Paralegals and Legal Assistants in Film and Television

Television shows and movies have portrayed paralegals, legal assistants, and legal secretaries in a variety of ways. Like other careers, movies and television have given both positive and somewhat negative representations of paralegals and legal assistants.

While the movie Erin Brockovich remains the most famous representation of a paralegal or legal assistant in film or television, other fictional characters also exist.

In the movie Eagle Eye (2008), starring Shia LaBeouf and Michelle Monaghan, Monaghan plays Rachel Holloman, a hard-working single mom who works as a paralegal. In the film, Rachel says she makes $11 an hour. However, according to the National Association of Paralegal Associations (NFPA), the median annual salary for a full-time paralegal in 2006 was $49,060 or approximately $23 an hour based on a 40-hour work week. Similarly, the U.S. Department of Labor reported the average annual salary for a full-time paralegal or legal assistant in 2006 was approximately $43,000 or $21 an hour.

The character Carrie Heffernan, portrayed by Leah Remini from the syndicated television show The King of Queens, worked as a legal secretary/legal assistant for a powerhouse law firm in Manhattan. In several episodes, Carrie works on case files on her laptop at home.

In the CBS sitcom How I Met Your Mother, one episode is entitled Mary the Paralegal (Season 1, Episode 19, original air date April 24, 2006). The character Mary the paralegal says she works at the law firm “Douglas, O’Halloran and Stamp.” Douglas, O’Halloran, and Stamp are actually the last names of the super-villains (Sarah Douglas, Jack O’Halloran, Terence Stamp) in the movie Superman II. You can find an episode summary online.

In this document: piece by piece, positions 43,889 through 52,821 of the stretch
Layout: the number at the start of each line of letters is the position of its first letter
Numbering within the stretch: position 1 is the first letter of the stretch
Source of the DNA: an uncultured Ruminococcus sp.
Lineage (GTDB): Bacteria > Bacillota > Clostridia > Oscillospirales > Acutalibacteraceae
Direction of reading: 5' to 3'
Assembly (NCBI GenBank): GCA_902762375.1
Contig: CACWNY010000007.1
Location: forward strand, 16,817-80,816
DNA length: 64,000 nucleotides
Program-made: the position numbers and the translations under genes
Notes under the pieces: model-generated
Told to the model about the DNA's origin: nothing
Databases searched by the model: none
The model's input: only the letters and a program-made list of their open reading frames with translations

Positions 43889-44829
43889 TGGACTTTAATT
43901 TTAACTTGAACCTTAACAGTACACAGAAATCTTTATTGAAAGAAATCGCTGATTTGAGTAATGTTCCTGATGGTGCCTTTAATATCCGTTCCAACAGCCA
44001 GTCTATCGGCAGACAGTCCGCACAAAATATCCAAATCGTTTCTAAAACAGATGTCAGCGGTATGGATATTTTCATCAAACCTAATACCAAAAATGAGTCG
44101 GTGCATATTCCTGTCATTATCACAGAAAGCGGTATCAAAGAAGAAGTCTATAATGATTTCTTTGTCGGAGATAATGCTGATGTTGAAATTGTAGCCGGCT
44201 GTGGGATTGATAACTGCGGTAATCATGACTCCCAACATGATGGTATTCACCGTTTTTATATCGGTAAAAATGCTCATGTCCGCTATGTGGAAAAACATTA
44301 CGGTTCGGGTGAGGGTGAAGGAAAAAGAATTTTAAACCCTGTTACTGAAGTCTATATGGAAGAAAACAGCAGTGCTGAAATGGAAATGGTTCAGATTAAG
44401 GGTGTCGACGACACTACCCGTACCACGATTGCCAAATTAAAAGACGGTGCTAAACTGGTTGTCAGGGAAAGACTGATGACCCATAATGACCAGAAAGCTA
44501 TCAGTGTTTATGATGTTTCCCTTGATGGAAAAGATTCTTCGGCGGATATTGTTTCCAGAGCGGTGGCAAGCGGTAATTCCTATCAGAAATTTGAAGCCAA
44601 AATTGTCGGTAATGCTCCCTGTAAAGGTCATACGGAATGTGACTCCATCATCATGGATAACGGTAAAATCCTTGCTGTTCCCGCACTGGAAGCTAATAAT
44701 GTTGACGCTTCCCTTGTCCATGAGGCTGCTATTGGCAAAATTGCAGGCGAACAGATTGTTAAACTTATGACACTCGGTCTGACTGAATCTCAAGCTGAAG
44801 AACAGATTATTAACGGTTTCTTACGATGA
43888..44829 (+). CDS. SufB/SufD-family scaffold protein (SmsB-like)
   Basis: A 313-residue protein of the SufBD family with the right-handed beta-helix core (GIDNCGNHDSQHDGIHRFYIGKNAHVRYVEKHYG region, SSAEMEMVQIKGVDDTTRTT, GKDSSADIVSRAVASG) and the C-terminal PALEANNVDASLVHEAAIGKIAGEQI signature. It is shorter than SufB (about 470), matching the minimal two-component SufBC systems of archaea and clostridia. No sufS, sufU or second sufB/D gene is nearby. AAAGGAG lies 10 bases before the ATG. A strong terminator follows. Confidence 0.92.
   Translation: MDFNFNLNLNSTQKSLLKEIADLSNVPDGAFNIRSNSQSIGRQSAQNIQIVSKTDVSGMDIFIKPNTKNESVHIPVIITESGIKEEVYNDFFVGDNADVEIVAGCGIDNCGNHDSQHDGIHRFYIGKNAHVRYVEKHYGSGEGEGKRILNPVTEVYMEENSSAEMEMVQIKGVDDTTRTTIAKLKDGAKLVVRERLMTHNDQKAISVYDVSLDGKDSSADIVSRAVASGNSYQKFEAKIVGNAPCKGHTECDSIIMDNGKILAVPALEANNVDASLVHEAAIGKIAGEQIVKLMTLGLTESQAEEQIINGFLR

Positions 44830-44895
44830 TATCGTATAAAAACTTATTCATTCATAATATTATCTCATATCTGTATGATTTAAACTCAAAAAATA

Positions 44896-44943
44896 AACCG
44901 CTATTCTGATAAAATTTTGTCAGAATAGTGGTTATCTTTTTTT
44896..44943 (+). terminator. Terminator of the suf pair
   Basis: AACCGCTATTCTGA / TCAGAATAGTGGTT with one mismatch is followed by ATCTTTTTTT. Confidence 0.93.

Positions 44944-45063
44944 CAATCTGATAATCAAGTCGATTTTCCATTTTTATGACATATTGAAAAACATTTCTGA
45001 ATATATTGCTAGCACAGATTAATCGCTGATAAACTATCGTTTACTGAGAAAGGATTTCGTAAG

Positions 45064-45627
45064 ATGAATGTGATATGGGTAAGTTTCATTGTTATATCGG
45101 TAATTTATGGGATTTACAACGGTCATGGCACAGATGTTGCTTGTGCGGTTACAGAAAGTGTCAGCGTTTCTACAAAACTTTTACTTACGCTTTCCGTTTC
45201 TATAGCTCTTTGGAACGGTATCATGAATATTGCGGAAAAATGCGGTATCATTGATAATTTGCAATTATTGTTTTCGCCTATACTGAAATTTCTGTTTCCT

In the television show The Riches, the character Aubrey McDonald also works as a highly skilled paralegal that helps manage a number of situations. Additionally, in the television and movie series Perry Mason, the character Della Street described as “my confidential secretary” completed a number of tasks routinely performed by experienced paralegals working in a law office.

Like nursing and other professions, females comprise the majority of paralegals and legal assistants. According to the National Federal of Paralegal Associations (NFPA) 2006 Paralegal Compensation and Benefits Report, 93 percent of all respondents to the annual survey of paralegal were women. While this gender disparity may affect the representation of paralegals and legal assistants in the film and television, not all fictional portrayals of paralegals and legal assistants involve women.

In the film The Rainmaker (1997), based on the John Grisham novel, the character Deck Shifflet, portrayed by Danny DeVito, works as a self-described “paralawyer” who engages in a number of tasks commonly performed by paralegals along with a few practices that could be considered the unauthorized practice of law (UPL) or unethical. The character Shifflet graduated from law school but repeatedly failed the bar exam and also solicited clients at hospitals.

With the popularity of crime and legal dramas, the portrayal of  paralegals and legal assistants in television and motion pictures will likely continue in the future and only time will tell whether this representation will be accurate and positive.